3. Will we be Arrested?

You cannot completely prevent arrest, but you can take steps to protect yourselves if it does happen.

Many people contact us wanting to know whether the action they are planning is likely to lead to arrests. This question is difficult to answer: a knowledge of common laws used at protests can be helpful, but is not a definite guide, as the police frequently arrest first and then decide the charges later. Reassuringly, the risk of the arrest at most of the actions we support is low – get in touch with us if you want to discuss a possible action. Distributing our key advice may help participants feel more confident.

You will often get some warning before arrests occur: either direct warnings, or a change in the police atmosphere. How your group responds to this will depend on the risks you are prepared to take: it may be helpful to discuss this in advance.

It is really helpful to plan in advance how your group could help with police station support if needed. A few people available to meet arrestees at stations makes a huge difference.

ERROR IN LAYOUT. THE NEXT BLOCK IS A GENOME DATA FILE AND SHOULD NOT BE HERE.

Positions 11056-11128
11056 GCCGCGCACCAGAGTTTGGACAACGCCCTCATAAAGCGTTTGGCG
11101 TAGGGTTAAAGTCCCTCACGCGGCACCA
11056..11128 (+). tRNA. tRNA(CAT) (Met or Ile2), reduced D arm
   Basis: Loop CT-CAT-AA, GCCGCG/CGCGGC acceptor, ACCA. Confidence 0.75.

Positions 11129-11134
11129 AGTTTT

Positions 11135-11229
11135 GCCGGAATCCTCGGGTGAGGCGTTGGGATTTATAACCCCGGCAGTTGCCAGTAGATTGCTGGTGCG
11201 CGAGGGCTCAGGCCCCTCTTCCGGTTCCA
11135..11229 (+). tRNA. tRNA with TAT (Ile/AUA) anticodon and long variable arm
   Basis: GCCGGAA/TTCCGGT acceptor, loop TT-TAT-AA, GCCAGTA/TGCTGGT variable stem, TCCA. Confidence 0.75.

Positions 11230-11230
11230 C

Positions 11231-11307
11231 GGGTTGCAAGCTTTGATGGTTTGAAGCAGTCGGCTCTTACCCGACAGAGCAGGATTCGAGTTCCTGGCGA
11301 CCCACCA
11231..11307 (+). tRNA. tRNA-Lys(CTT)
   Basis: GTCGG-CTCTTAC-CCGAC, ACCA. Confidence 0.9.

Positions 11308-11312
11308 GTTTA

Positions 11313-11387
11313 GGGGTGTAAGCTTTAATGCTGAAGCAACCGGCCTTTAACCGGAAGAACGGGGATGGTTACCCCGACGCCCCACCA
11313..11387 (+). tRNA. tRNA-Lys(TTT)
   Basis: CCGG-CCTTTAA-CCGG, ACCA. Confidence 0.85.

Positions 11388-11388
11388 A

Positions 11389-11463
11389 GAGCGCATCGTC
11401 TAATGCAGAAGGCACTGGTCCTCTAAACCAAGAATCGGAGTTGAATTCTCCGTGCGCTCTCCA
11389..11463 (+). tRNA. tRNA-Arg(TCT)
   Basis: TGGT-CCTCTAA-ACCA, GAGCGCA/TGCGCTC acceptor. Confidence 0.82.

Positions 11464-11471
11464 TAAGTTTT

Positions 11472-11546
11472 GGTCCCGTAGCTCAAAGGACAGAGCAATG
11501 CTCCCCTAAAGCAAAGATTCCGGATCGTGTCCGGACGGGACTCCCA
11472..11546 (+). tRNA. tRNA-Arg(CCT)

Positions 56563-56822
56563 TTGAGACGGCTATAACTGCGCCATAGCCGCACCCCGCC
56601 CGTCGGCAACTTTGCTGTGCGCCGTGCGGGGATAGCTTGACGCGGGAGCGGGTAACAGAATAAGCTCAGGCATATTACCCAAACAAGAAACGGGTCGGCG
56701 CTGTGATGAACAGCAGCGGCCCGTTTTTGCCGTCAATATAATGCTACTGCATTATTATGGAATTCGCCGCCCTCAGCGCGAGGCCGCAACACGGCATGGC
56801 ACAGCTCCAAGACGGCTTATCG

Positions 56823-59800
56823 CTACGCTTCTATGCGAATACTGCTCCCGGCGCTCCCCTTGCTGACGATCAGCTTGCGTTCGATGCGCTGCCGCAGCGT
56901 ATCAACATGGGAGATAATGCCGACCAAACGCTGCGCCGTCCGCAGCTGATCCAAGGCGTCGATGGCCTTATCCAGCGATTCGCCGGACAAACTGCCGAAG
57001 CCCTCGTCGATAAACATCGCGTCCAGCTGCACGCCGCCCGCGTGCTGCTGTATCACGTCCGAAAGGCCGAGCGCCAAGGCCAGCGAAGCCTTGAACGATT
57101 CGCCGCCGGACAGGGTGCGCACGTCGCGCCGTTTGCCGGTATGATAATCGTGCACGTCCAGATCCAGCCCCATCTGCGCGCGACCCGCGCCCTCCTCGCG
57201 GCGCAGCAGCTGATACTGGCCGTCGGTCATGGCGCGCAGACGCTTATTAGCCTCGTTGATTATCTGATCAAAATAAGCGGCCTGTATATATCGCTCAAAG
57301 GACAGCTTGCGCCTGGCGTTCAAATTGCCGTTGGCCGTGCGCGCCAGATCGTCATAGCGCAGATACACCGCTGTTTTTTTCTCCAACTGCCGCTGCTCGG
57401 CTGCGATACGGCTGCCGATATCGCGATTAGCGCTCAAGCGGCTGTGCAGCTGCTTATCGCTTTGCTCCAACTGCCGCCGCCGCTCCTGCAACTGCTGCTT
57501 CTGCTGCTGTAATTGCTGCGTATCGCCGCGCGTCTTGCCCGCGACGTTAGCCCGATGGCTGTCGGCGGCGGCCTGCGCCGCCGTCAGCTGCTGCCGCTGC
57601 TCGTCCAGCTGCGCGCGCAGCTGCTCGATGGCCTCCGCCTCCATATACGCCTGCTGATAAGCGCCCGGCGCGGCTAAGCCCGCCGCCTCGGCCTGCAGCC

For some actions – e.g. affinity group actions – arrest may be expected. If this is the case, you should be aware of what is likely to happen in custody. Make plans for police station support, including noting preferred solicitors for each participant.

 

 

Key Messages

  • No Comment
  • You do not need to answer police questions, so don’t.
  • No Personal Details
  • You don't have to give details under ANY stop and search power.
  • No Duty Solicitor
  • Use a recommended solicitor with protest experience.
  • No Caution
  • They admit guilt for an alleged offence that might never get to court.
  • What Power?
  • Ask "What power?" to challenge a police officer to act lawfully.

Elsewhere